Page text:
2013 Workshop:Equatorial Ionosphere
Equatorial Ionospheric Electrodynamics and Low-Latitude Space Weather
Location, Date/Time and Duration
2 hours, Canyon section of the Ballroom, Monday 24 June, 130-330PM, Millennium Hotel.
Altitudes: IT - Latitudes: equatorial - Inst/Model: modeling - Other:
Format of the Workshop
Requested Specific Days
Best on Monday or Tuesday. Not Friday. Thanks.
Special technology requests
The low-latitude ionosphere is an important part of the geospace system, and the equatorial ionospheric electrodynamics is driven from above by solar and magnetospheric processes and from below by atmospheric processes. Advancing understanding and prediction capability of the equatorial ionospheric electrodynamics and low-latitude space weather is related to CEDAR strategic thrusts #1, #2, and #3. This workshop is also related to the study of the ionosphere-thermosphere-mesosphere system in an integrated fashion and the effective space weather and climatology capabilities emphasized in the 2013-2022 Decadal Survey for Solar and Space Physics.
The equatorial ionosphere behaves very differently under different solar, geomagnetic, and atmospheric conditions. Extreme solar winds and geomagnetic storms cause plasma redistribution and large-scale disturbances in the low-latitude ionosphere. Atmospheric tides and waves cause longitudinal structures of the low-latitude ionosphere and trigger the generation of equatorial spread F and plasma bubbles. This session focuses on how the equatorial ionosphere responds to magnetic storms, penetration electric fields, high-speed solar wind streams, magnetospheric energy input at high latitudes, and atmospheric disturbances, as well as the seasonal and solar cycle effect on the ionospheric response to forcing from above and below. The ionospheric conditions necessary for the generation of plasma bubbles, the role of atmospheric gravity waves and other ionospheric structures in seeding plasma bubbles, and ionospheric scintillation caused by plasma bubbles will be also discussed. We welcome observational, theoretical, and modeling studies that address these topics.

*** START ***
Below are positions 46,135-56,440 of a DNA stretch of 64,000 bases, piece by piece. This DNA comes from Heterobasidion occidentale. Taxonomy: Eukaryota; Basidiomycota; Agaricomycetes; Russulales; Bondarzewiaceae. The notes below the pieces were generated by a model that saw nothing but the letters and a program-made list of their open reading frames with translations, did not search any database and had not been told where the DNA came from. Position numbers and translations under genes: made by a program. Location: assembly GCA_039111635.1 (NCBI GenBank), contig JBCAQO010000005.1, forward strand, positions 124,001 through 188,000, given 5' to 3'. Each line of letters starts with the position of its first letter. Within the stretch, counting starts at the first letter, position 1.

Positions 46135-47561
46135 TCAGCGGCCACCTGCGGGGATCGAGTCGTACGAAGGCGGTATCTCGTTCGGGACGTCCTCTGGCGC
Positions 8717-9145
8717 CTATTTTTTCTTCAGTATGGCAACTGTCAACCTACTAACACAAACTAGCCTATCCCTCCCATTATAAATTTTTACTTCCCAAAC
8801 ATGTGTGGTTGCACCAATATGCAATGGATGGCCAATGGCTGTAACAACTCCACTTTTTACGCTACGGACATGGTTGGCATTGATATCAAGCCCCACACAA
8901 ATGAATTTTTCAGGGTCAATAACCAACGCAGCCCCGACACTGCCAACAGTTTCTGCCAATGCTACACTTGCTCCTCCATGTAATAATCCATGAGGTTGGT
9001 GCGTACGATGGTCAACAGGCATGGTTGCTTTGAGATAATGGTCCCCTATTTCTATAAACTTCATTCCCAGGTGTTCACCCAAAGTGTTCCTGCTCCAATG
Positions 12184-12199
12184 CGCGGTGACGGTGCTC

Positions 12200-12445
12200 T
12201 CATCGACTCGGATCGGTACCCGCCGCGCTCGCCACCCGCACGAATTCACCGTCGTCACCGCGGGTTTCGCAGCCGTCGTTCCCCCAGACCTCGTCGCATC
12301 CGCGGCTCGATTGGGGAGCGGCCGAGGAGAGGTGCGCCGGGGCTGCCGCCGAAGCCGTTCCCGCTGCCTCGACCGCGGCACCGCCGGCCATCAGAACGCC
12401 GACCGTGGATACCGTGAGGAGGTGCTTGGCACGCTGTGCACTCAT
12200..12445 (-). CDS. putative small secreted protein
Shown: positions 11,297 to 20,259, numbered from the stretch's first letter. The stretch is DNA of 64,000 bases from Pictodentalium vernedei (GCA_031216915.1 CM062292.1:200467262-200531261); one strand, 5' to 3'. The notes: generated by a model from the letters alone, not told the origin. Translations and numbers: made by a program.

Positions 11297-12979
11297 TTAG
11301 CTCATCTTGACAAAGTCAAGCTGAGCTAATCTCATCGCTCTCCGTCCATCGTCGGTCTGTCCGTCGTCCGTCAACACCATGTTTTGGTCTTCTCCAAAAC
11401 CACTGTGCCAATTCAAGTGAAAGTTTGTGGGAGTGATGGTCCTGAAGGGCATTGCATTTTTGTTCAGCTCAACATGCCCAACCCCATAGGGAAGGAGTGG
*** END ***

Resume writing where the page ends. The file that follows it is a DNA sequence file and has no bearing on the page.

Draft Agenda (e.g. some speakers in alphabetical order)
- "The Mesoscale Ionospheric Simulation Testbed (MIST) Regional Data Assimilation Model" by Joseph Comberiate et al.
- "Characterizing Ionospheric Irregularities using Wavelet Analysis of In Situ Ion Drifts" by Russell Stoneback and Rod Heelis
This is where the final summary workshop report will be.
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